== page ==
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Construction progress of The Post (Amazon) in downtown Vancouver, as of May 1, 2021. (Kenneth Chan/Daily Hive)

Hotel occupancy downtown also trended downwards from 80% in 2019 to 27% in 2020.

Levels of government took advantage of struggling hotel properties and were responsible for most of the nearly 600 hotel rooms lost in the city. A total of 326 rooms were acquired by governments and converted into emergency housing for the homeless, with more than half located within the downtown peninsula.

Of particular note, the Granville Entertainment District lost the low-end market Howard Johnson Hotel to government acquisition.  At the same time, the Four Seasons Hotel Vancouver closed in January 2020, which was planned prior to the pandemic. The Four Seasons Hotel Vancouver is currently undergoing a major retrofit for a new yet-to-be-named upscale hotel operator.

After just over three years of business, Trump International Vancouver Hotel permanently closed in August 2020. A new operator is expected to be announced at some point in the future.

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Renovation progress of the former Four Seasons Vancouver Hotel tower and the construction of the Apple flagship store pavilion at CF Pacific Centre. Captured on March 27, 2021. (Kenneth Chan/Daily Hive)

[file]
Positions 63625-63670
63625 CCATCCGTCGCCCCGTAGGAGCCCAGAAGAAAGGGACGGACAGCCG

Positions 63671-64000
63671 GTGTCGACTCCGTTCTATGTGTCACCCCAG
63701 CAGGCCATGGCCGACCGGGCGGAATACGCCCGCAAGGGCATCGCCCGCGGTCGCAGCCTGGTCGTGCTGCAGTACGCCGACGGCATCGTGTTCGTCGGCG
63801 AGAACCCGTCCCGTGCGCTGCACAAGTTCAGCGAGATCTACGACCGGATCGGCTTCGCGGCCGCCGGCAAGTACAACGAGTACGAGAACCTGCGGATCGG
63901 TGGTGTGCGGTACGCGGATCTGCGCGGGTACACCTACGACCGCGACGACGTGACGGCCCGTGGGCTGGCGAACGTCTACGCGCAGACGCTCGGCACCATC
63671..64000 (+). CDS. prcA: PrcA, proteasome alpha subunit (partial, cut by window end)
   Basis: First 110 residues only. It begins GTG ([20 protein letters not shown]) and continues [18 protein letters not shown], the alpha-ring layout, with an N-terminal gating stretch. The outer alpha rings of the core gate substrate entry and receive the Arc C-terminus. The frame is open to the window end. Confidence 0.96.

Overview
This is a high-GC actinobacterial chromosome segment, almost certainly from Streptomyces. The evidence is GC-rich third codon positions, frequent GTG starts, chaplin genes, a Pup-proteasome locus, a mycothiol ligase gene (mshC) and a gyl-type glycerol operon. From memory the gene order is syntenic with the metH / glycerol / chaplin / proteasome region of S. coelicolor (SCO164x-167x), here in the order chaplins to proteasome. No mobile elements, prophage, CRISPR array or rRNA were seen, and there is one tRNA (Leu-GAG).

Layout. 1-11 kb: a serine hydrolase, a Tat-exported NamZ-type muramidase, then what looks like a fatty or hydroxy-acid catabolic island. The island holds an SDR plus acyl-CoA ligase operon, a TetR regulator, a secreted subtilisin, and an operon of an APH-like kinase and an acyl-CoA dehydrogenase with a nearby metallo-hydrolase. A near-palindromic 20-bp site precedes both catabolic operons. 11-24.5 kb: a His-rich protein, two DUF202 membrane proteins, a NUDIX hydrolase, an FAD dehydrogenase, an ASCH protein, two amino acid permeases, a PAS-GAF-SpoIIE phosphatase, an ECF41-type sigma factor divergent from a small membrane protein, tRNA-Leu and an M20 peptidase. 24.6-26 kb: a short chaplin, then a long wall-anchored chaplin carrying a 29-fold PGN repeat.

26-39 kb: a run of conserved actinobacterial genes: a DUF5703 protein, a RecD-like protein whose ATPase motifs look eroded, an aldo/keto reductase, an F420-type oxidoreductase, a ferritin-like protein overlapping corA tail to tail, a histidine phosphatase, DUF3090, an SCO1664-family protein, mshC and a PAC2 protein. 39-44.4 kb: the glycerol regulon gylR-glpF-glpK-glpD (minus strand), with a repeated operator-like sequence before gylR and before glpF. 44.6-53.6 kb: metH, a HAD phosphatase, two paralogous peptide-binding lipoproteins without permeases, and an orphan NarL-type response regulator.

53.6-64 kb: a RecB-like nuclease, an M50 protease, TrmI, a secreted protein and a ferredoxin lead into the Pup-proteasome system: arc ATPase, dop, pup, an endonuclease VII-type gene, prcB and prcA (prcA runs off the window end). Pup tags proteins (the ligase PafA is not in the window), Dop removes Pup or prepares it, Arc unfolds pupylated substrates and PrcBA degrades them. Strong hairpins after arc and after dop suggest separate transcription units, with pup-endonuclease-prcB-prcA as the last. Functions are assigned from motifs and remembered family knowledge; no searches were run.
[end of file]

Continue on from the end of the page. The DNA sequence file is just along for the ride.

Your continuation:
Private educational institutions play a role in downtown’s vibrancy as well. However, the pandemic resulted in the permanent closure of at least two major English-language training schools — Global Village and Inlingua. Enrolment at these language schools plummeted in Fall 2020 as most of the students at these institutions were ineligible for the restart of the federal government’s study-work visa program. Downtown has a total of 37 English-language training schools.

There was also a general aversion to downtown for leisure trips, with visits by young singles and couples down by 27%, large families down by 40%, and middle-age families down by 41%.